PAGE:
Rory McIlroy did just enough to keep the lead in the Honda Classic with a 1-under 69, giving him a two-shot lead on Saturday and a chance to win on the U.S. PGA Tour for the first time in 18 months.
McIlroy avoided a big number early in his round with a superb shot off the pine straw to escape with bogey, and he gave himself a slightly bigger cushion late as the wind picked up at PGA National. He hit 5-iron over the water and into the wind to 10 feet for birdie on the 16th hole. He narrowly missed two more to close out his round.
McIlroy was at 12-under 198, two shots ahead of Russell Henley.
Henley, who has not been in serious contention since winning on his debut as a tour member last year in the Sony Open, made a late surge with two great shots. He holed out from 150 yards for eagle on the 14th, and made a 50-foot birdie putt from just off the 17th green. He shot a 68.
Russell Knox of Scotland had a 68 and was another shot behind.
Tiger Woods moved up 49 spots on the leaderboard after a 65 so early in the morning that he finished two hours before McIlroy started. Woods wound up in a tie for 17th, though he was still seven shots behind. Woods has never won on the tour when trailing by more than five shots going into the final round, though he once came from eight shots behind to win on the European Tour in 1998.
"Today was a positive day," Woods said after his lowest score in 10 rounds this year. "Hit the ball well and made some putts and got myself back in the hunt."
But there were 16 players ahead of him, and one big name at the top.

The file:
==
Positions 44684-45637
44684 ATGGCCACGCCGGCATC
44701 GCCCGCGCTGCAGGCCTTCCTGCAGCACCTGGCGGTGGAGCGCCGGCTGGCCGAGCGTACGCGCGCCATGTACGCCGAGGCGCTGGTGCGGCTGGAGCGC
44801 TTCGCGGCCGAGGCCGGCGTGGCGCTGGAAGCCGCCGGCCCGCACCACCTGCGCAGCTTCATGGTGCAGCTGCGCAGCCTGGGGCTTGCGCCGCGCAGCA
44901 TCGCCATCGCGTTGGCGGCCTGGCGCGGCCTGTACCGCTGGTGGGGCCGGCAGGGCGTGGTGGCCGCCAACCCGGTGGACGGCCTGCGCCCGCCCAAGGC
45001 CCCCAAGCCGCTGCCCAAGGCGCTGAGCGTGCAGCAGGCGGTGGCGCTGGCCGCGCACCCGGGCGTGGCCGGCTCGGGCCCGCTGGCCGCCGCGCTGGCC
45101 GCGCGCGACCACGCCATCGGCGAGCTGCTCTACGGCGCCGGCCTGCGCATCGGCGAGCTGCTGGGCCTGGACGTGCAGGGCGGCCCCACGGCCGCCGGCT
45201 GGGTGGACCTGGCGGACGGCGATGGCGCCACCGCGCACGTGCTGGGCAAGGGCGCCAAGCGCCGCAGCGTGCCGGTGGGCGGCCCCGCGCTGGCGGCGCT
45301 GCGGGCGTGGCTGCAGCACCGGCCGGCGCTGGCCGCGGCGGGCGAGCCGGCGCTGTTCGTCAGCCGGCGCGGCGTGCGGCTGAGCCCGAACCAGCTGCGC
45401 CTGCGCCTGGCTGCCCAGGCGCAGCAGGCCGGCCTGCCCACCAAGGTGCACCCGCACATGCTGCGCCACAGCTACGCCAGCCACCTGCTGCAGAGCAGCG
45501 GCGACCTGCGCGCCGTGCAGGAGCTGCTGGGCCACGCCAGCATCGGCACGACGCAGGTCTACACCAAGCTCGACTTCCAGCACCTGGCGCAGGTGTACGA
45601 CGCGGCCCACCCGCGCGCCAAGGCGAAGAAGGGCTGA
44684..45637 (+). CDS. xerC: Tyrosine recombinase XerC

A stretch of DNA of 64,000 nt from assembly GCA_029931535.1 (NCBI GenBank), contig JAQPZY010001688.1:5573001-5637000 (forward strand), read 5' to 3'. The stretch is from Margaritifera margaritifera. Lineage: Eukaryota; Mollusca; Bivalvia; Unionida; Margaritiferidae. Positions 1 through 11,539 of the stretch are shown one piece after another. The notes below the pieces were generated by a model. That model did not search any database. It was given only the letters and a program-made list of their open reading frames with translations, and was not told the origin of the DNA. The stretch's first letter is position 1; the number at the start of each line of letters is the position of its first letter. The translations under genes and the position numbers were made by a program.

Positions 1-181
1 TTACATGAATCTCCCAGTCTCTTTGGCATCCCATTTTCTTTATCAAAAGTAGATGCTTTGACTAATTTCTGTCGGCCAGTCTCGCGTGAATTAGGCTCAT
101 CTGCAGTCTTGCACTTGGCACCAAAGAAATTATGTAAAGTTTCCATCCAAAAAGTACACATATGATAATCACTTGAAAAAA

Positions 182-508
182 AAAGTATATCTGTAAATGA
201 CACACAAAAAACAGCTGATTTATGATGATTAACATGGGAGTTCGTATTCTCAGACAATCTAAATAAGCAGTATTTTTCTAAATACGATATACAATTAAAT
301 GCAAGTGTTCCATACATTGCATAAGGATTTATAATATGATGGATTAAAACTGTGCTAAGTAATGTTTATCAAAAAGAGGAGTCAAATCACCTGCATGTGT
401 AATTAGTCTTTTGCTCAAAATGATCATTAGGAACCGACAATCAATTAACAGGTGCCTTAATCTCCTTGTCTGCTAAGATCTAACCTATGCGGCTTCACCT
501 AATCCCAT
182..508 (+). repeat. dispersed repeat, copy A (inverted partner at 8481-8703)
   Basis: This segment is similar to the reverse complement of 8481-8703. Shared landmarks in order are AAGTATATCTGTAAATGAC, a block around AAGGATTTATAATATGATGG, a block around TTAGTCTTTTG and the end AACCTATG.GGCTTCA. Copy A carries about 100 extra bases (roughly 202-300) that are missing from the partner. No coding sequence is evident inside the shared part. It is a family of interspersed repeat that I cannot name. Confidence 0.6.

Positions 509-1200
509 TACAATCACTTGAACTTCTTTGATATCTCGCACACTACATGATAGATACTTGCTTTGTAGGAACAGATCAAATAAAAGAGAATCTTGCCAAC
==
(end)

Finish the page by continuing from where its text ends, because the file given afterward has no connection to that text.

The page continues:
McIlroy, coming off the worst season of his young career, began to turn the corner late last year and finally won at the Australian Open. Twice this year in stroke-play tournaments, he had chances to win going into the final round, in Abu Dhabi and Dubai.
This is his best opportunity yet.
"It's all about not making mistakes," McIlroy said. "It's about limiting the damage. You're going to make a few bogeys out there. If you limit those, hit fairways and greens, that's what I'm going to try to do tomorrow."
He gave a supreme example of that on the par-3 seventh hole.
McIlroy opened with two birdies in three holes and was motoring along until pulling his approach on No. 6 and chipping poorly to make bogey. On the next hole, he pulled his tee shot well left of the green. The ball wound up under a palmetto bush, and McIlroy had to take a penalty drop.
Playing off the pine straw to an elevated green, he pitched it beautifully into the slope and past the pin by about 8 feet, and then holed that for a bogey.
That was his last mistake until missing the green to the right from the middle of the 14th fairway and missing a 6-foot putt.
Henley has only two top 10s in 32 starts on the tour since he won the Sony Open last year. He's trailing by two shots, and also is well behind on experience in the last group. But he loves the idea he at least has a chance.
"I'm trying not to pay attention to what Rory is doing," Henley said. "Obviously, he's playing great and he's been in this situation a little bit more than me. But I still have a lot of confidence."
It would be a remarkable turnaround for McIlroy, who a year ago was so frustrated with his game and high expectations that he walked off the course after 26 holes, a mistake he vowed to never repeat.
"There's still 18 holes to go," said McIlroy, the 2012 winner at PGA National. "But I'm feeling comfortable with where I am."
Even so, McIlroy has proven to be tough to catch. Ever since he blew a four-shot lead at the Masters three years ago, he has converted every 54-hole lead into a win.